Friday, 8 March 2013

Miserable in Croydon

Lost and Found by Tom Winter
I am just going to write a quickie about this book that I requested on recommendation, laughed over the first page so kept reading but was just annoyed by before the first chapter was up. The only intriguing aspect was the plot line, mostly because of my philosophy course, because here we have two people living unexamined lives, so it then begged the question, are these lives worth living?
Carol is unhappily married to a man who turns out to have cancer, so she chickens out of leaving him. Albert is a lonely postman (we don't wear those hats any more by the way, his uniform is from the 1950s), spending 40 years mourning his wife. A life spent unhappily (according to Socrates that is) is of necessity an unexamined one, since people do not wish harm to themselves and therefore, if they reflected upon their situation would do something to alter it. Neither of them seems to have done anything to change things for quite a long time. The process of their chance 'encounter' with each other does seem to finally be bringing about some reflection, maybe better late than never, but that's not really what's wrong with the book.

It would have taken the author about ten seconds of research to discover that, firstly post is delivered by Royal Mail not the Post Office, hasn't been called that in god knows how many years, and more importantly that we do not have little rooms in each office where we store dusty bags of undelivered mail. All undeliverable or returned mail is sent to a processing centre in Belfast and not handled by individual offices or mail centres, so there is no way that Albert would be sidelined into a little back room and told to sort dead letters for disposal. And yes, it would be a sackable offence to remove mail from the office and take it home, and a postman of his experience would never consider doing such a thing, no matter how curious he might be (and by the way, just to reassure readers,  mostly we don't have a second to spare to be curious about the contents of anyone's letters).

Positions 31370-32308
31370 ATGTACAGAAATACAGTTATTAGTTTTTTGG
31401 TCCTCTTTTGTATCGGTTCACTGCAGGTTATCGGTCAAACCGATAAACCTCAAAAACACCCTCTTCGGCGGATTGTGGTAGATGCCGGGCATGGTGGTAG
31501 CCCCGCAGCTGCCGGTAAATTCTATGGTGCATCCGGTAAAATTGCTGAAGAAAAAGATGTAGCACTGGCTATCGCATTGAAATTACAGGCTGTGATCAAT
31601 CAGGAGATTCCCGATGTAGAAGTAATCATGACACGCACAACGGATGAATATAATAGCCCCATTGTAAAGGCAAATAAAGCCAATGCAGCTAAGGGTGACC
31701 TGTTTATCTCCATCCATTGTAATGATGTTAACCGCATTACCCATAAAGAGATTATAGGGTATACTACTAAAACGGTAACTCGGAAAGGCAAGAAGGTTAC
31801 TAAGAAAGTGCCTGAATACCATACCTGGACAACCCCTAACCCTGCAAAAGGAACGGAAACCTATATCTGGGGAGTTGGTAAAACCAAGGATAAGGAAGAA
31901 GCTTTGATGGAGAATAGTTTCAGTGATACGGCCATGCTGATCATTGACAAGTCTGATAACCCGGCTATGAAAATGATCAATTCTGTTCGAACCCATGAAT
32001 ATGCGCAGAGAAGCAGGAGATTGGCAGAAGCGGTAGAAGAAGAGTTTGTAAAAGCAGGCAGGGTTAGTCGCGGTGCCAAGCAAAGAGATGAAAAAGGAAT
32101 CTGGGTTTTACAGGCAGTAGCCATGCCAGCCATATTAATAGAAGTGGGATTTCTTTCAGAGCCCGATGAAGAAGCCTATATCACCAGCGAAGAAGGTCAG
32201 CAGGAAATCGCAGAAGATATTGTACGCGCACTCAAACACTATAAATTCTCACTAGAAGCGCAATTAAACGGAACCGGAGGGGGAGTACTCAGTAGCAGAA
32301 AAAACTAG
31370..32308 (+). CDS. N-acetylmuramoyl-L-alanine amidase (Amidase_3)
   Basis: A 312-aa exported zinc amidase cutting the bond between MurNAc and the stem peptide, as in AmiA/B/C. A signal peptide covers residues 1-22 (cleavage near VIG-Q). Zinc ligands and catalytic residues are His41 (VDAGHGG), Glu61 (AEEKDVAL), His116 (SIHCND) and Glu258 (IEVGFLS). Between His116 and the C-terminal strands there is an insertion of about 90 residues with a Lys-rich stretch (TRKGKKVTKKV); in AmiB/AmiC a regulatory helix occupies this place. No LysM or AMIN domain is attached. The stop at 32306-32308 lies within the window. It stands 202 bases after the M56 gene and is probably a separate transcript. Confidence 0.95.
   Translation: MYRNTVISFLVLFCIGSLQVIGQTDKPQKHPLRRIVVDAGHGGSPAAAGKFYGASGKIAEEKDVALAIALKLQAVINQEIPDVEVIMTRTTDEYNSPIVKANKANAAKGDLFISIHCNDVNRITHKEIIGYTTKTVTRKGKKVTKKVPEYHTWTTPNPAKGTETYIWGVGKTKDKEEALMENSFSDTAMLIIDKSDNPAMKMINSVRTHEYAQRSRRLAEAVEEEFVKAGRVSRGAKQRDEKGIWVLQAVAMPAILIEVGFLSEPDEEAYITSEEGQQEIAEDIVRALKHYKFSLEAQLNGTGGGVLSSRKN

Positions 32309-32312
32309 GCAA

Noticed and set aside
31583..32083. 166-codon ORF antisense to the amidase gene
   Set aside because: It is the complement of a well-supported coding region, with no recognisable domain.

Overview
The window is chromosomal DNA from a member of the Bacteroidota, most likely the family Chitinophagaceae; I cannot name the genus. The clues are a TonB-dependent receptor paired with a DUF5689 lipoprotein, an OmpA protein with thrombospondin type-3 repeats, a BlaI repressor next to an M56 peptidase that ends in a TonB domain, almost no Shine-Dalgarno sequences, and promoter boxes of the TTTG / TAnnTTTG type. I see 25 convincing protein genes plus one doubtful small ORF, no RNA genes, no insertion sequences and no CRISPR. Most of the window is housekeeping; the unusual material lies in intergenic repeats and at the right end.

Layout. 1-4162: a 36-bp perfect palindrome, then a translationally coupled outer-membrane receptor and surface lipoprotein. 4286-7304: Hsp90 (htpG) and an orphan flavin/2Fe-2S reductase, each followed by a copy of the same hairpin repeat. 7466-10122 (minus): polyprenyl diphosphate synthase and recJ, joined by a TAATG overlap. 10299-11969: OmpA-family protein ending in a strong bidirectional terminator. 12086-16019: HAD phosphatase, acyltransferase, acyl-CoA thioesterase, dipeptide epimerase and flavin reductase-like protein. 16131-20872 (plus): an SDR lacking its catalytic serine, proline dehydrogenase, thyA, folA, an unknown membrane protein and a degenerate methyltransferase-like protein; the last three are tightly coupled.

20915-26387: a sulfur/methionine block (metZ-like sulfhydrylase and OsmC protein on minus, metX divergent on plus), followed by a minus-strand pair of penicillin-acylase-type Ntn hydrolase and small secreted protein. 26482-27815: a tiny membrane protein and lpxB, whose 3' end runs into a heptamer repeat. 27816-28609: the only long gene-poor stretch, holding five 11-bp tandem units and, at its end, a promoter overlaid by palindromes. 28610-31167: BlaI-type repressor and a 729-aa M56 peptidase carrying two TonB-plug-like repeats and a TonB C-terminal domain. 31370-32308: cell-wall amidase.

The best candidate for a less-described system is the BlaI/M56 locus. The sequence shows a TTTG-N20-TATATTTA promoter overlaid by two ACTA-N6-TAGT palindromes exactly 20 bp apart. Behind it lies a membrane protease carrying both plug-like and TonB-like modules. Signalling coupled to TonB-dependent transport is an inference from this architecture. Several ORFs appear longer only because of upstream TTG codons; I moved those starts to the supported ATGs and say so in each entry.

Next awful thing about the book, the parade of terrible lazy clich├ęd characters:
overworked distracted manager with clipboard,
self-absorbed best friend who drinks weird herbal tea and must therefore bake inedible things using oatmeal,
overweight angry lesbian teenage daughter,
overly studious superior teenage daughter,
air-headed next-door-neighbour with misogynistic husband,
smarmy private doctor,
narrow-minded religious mother,
bullying next door neighbour,
and not one, but two over-idealised deceased loved ones. 

Then the author makes Albert do something very mean and spiteful, just so totally out of character, and if it hadn't been so close to the end I would have abandoned it then. He then seems to make Albert fall ill, as if for no other reason than to bring in the social worker to cheer him up a bit (And another thing, they wouldn't give him a Royal Mail coat as a retirement gift. Uniform belongs to the company and is only worn by employees and should be returned if you leave since it could be used to defraud people by pretending to be a postman.) He ties it all up neat and tidy in the end, pairing everyone off with new loved ones, except poor Albert who writes letters to the studious daughter and that somehow makes his retirement content and makes up for a lifetime of loneliness. So no, not really a whole lot of life examination going on. Not very often I do a total hatchet job but there you go. An unremarkable book.

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